Teachers in more than 20 cities gathered to let G.O.P. lawmakers know that they ain’t down with attempts to dictate what they can and can’t teach in class.
According to The Washington Post, Saturday was the National Day of Action. The event aimed to raise awareness of Republican legislation that would restrict teachers from discussing certain topics in regards to racism, sexism and oppression with students. Republican lawmakers in states like Florida and Iowa have worked tirelessly to enact laws that would prevent public schools from adopting lesson plans on critical race theory and other frameworks that openly and honestly examine how racism is systemically embedded in U.S. History.
The Post said that several thousand teachers who participated in the National Day of Action have signed this pledge:
“We, the undersigned educators, refuse to lie to young people about U.S. history and current events — regardless of the law.”
Republicans have been going all in about critical race theory recently, and they don’t seem to be ready to stop anytime soon. As The Root has written about before, the main, simplified conceit behind CRT that it’s a way to use race as a “lens through which one can critical examine social structures.”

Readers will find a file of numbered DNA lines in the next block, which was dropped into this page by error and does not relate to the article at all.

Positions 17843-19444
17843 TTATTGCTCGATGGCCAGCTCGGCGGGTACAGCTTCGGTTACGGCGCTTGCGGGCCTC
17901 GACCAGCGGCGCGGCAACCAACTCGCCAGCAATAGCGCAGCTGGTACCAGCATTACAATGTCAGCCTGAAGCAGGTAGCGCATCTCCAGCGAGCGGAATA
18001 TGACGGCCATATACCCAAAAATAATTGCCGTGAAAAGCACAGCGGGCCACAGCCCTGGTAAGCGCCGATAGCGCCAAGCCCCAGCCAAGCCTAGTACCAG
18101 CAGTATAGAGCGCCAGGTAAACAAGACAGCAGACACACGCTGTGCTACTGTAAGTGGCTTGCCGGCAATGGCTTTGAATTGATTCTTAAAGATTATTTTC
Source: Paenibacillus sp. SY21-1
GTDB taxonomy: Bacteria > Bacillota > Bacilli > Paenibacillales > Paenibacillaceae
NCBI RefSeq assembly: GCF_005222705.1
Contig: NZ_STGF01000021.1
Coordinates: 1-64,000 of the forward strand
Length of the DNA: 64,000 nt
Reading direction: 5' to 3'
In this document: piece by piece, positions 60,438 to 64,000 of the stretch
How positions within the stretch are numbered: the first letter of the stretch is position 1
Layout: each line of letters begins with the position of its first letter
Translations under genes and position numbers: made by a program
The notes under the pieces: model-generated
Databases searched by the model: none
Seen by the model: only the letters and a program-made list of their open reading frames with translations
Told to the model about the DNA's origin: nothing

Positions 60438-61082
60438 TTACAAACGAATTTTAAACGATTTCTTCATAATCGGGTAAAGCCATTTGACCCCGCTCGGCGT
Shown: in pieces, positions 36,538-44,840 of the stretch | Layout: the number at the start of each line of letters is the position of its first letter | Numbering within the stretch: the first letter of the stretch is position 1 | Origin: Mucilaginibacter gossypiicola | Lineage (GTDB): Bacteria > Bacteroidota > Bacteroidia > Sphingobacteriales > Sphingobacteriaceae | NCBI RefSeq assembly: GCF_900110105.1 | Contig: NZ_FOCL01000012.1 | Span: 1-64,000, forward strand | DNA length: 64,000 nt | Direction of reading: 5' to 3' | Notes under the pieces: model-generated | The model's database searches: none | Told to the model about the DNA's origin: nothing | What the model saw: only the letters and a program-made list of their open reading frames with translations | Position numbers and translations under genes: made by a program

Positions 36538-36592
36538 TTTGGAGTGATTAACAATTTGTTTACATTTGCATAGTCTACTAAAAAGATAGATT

But if you listen solely to the Right, it’s “false history,” or it’s “left-wing nonsense,” or it’s “Marxist,” which I take as a sign that some of y’all don’t actually know what that means, but like to say it because it sounds bad to you.
As the Post reported, teachers have said that it’s impossible to talk about American history honestly without discussing race. Even if teachers aren’t necessarily discussing critical race theory itself, they still find it important to address “systemic barriers that have harmed students of color.”
Racism wasn’t just something that recently was made up to make white people feel bad. It remains woven within the fabric of our society to this day, and it won’t stop just because you don’t want to talk about it. That’s not how it works!
In response to some of the restrictive legislature that has been introduced and passed recently, National Teachers Association President Becky Pringle told USA Today that the union is weighing legal action against these laws, and will defend teachers who are charged with violating them.